Originally Posted by InformedConsent View Post
Then answer the question... Why, under currently existing federal nationality law, does an exception need to be made to include US-born children of members of US Native American tribes?
That question has already been answered…

Quote:
Originally Posted by Jonah K View Post
It seems that you're hung up on the historical technicality concerning 8 U.S.C § 1401(b). You fail to understand that because of demographic trends, 8 U.S.C § 1401(b) wasn't necessary when it was included in U.S. nationality law, and that it remains on the books to ensure the "forced assimilation" of members of "Indian, Eskimo, Aleutian, or other aboriginal tribes."
Quote:
Originally Posted by Jonah K View Post
Looks like you've flunked demography and history pertaining to members of "Indian, Eskimo, Aleutian, or other aboriginal tribes" in the United States. When two-thirds of a population are already U.S. citizens has offspring with the remaining third that are non-citizens, there's a high probability that those offspring are going to be U.S. citizens at birth. Thus, no additional legislation was required; however, to ensure "assimilation," U.S. citizenship was forced upon the "holdouts."

Hint: Study the Dawes Act of 1887 and its impact.
Here's the "Cliff's Notes" version if you still fail to understand the answer -- "forced assimilation."
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Old 05-20-2017, 11:23 AM
 
20,611 posts, read 12,286,582 times
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Quote:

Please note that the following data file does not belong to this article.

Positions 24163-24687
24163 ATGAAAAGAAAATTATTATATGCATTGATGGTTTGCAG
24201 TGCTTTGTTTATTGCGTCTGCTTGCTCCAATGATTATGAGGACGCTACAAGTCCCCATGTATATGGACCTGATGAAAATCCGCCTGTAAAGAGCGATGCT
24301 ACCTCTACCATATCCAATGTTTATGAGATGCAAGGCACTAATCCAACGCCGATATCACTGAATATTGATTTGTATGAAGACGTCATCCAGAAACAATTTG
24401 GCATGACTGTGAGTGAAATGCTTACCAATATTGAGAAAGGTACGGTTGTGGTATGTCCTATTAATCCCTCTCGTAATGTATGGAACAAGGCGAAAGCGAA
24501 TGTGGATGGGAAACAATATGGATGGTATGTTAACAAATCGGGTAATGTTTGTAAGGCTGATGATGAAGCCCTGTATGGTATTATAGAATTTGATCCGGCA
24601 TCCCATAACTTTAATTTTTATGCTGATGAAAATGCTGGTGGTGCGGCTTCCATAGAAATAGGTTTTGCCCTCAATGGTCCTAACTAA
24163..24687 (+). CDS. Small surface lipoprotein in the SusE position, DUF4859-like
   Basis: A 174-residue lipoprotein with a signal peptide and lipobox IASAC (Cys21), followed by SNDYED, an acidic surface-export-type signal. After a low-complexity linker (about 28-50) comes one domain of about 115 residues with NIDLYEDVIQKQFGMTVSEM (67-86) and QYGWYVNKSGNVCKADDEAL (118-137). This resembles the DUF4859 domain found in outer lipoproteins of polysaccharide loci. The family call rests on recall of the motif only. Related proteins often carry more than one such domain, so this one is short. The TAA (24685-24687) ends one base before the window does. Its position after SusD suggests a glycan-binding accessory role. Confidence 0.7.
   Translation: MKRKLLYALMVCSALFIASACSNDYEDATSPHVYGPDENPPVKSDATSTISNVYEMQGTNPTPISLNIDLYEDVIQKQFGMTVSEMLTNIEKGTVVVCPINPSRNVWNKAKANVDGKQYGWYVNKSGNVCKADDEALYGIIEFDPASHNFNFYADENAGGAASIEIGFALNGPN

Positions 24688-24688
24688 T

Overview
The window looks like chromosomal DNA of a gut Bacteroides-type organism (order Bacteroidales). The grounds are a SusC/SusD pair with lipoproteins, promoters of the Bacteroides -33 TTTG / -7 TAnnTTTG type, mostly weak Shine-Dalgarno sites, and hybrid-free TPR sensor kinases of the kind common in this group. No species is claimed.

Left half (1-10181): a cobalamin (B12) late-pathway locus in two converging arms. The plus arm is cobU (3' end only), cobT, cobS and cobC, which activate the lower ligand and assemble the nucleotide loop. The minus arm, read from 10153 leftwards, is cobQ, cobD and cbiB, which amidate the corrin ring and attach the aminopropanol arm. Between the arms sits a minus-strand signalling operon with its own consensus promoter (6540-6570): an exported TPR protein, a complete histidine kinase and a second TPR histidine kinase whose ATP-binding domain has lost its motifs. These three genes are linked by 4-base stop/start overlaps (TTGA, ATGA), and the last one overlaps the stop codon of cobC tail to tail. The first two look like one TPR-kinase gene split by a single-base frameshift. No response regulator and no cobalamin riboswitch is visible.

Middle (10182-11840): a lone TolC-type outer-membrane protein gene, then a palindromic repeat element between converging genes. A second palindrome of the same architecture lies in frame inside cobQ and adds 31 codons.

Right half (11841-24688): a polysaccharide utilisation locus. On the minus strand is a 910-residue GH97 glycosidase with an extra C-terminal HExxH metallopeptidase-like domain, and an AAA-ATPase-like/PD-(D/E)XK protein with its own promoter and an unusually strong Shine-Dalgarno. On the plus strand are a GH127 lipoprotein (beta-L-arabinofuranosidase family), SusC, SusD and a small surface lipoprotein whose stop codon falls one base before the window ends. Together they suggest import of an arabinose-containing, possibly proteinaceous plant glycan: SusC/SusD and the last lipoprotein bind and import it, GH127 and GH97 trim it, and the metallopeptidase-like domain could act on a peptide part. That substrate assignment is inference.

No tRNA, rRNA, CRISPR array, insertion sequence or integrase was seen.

Originally Posted by Jonah K View Post
That question has already been answered…





Here's the "Cliff's Notes" version if you still fail to understand the answer -- "forced assimilation."
That sort of stuff happens a LOT to the losing side. When an American Indian tribe won a war against another American Indian tribe, forced assimilation many times DID happen. It is what it is.
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Old 05-20-2017, 12:02 PM
 
Location: Kūkiʻo, HI & Manhattan Beach, CA
2,626 posts, read 6,001,356 times
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Quote:
Originally Posted by Packard fan View Post
That sort of stuff happens a LOT to the losing side. When an American Indian tribe won a war against another American Indian tribe, forced assimilation many times DID happen. It is what it is.
Yep, I agree.
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Old 05-20-2017, 02:20 PM
 
2,785 posts, read 901,263 times
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The US Constitution does not legalize it and it's time we give the tyrannical Leftists in government the finger. (Even if we have to do it 1776 style, which, at this point, I'm FOR.)
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Old 05-20-2017, 06:08 PM
 
62,405 posts, read 27,771,221 times
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Quote:
Originally Posted by Jonah K View Post
That question has already been answered…
No, it hasn't.

Why, under currently existing federal nationality law, does an exception need to be made to include US-born children of members of US Native American tribes?